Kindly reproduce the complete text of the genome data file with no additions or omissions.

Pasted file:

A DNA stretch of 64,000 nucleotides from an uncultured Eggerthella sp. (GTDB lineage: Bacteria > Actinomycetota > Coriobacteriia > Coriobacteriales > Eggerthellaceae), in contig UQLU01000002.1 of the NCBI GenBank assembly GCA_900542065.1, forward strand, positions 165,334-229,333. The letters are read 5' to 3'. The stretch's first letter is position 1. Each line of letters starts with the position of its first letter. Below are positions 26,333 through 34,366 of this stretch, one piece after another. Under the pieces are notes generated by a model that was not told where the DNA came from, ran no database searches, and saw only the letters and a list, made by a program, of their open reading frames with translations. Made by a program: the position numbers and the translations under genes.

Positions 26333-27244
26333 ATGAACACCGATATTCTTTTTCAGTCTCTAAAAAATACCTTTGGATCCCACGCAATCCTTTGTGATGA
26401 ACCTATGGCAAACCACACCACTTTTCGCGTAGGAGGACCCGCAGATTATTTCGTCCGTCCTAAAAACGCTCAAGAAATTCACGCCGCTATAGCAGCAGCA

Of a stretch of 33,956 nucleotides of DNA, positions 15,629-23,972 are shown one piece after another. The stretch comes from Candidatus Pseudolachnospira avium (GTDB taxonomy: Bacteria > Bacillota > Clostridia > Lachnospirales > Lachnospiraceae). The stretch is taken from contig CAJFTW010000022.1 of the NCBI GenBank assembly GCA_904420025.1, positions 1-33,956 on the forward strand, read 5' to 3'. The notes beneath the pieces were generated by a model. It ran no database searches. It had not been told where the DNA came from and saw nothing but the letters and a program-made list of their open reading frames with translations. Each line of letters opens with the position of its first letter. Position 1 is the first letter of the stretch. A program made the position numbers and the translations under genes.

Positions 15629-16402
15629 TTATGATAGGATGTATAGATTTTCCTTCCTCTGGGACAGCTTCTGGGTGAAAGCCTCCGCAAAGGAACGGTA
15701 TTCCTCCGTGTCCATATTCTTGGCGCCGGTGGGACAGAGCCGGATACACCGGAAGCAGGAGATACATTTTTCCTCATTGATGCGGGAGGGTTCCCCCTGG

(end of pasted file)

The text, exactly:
A DNA stretch of 64,000 nucleotides from an uncultured Eggerthella sp. (GTDB lineage: Bacteria > Actinomycetota > Coriobacteriia > Coriobacteriales > Eggerthellaceae), in contig UQLU01000002.1 of the NCBI GenBank assembly GCA_900542065.1, forward strand, positions 165,334-229,333. The letters are read 5' to 3'. The stretch's first letter is position 1. Each line of letters starts with the position of its first letter. Below are positions 26,333 through 34,366 of this stretch, one piece after another. Under the pieces are notes generated by a model that was not told where the DNA came from, ran no database searches, and saw only the letters and a list, made by a program, of their open reading frames with translations. Made by a program: the position numbers and the translations under genes.

Positions 26333-27244
26333 ATGAACACCGATATTCTTTTTCAGTCTCTAAAAAATACCTTTGGATCCCACGCAATCCTTTGTGATGA
26401 ACCTATGGCAAACCACACCACTTTTCGCGTAGGAGGACCCGCAGATTATTTCGTCCGTCCTAAAAACGCTCAAGAAATTCACGCCGCTATAGCAGCAGCA

Of a stretch of 33,956 nucleotides of DNA, positions 15,629-23,972 are shown one piece after another. The stretch comes from Candidatus Pseudolachnospira avium (GTDB taxonomy: Bacteria > Bacillota > Clostridia > Lachnospirales > Lachnospiraceae). The stretch is taken from contig CAJFTW010000022.1 of the NCBI GenBank assembly GCA_904420025.1, positions 1-33,956 on the forward strand, read 5' to 3'. The notes beneath the pieces were generated by a model. It ran no database searches. It had not been told where the DNA came from and saw nothing but the letters and a program-made list of their open reading frames with translations. Each line of letters opens with the position of its first letter. Position 1 is the first letter of the stretch. A program made the position numbers and the translations under genes.

Positions 15629-16402
15629 TTATGATAGGATGTATAGATTTTCCTTCCTCTGGGACAGCTTCTGGGTGAAAGCCTCCGCAAAGGAACGGTA
15701 TTCCTCCGTGTCCATATTCTTGGCGCCGGTGGGACAGAGCCGGATACACCGGAAGCAGGAGATACATTTTTCCTCATTGATGCGGGAGGGTTCCCCCTGG